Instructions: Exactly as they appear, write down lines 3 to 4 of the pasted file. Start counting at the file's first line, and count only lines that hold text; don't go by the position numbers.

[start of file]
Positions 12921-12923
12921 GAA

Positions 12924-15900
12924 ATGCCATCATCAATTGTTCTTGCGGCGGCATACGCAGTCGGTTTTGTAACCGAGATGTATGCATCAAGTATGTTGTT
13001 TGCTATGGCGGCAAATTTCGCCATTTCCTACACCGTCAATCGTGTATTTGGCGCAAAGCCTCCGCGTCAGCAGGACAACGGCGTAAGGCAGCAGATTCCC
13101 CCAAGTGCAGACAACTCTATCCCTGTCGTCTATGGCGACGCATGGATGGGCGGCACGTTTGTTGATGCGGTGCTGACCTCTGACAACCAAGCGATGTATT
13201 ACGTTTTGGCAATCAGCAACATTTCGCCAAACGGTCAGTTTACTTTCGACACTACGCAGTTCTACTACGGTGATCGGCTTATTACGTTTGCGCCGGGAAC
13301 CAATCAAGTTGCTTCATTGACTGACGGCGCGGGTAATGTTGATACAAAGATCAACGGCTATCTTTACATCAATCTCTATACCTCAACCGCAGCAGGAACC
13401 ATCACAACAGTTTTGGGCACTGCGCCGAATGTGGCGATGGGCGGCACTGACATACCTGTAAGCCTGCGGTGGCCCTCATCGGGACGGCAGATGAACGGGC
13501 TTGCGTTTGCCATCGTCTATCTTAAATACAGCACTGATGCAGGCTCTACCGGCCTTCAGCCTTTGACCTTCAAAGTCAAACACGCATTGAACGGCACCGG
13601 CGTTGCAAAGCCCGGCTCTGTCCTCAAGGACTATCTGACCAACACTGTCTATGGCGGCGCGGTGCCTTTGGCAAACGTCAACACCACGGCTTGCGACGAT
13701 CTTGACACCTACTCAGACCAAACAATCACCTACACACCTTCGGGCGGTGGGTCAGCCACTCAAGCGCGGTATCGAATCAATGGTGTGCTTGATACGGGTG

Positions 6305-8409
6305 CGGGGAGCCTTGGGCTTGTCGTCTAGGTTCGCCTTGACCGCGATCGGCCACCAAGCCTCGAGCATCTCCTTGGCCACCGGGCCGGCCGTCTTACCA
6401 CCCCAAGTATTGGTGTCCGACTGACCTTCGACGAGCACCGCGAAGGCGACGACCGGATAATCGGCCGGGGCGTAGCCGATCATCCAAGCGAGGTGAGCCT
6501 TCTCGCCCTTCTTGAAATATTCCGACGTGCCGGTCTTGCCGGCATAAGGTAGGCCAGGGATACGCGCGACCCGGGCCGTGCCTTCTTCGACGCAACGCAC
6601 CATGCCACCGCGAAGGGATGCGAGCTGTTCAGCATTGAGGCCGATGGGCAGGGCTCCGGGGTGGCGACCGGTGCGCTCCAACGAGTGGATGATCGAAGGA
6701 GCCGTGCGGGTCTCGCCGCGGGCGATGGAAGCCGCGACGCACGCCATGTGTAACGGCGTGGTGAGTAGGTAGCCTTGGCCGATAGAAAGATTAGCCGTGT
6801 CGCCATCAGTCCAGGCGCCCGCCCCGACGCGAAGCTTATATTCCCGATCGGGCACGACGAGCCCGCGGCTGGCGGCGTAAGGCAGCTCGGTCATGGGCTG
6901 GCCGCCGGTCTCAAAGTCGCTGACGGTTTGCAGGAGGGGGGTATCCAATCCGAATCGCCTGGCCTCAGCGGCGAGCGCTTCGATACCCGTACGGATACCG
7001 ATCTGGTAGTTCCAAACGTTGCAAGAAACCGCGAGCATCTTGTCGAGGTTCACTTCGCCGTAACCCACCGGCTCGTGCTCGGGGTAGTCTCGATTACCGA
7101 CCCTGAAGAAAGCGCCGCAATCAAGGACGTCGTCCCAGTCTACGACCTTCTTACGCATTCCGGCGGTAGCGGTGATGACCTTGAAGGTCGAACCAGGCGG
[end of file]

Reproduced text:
Positions 12924-15900
12924 ATGCCATCATCAATTGTTCTTGCGGCGGCATACGCAGTCGGTTTTGTAACCGAGATGTATGCATCAAGTATGTTGTT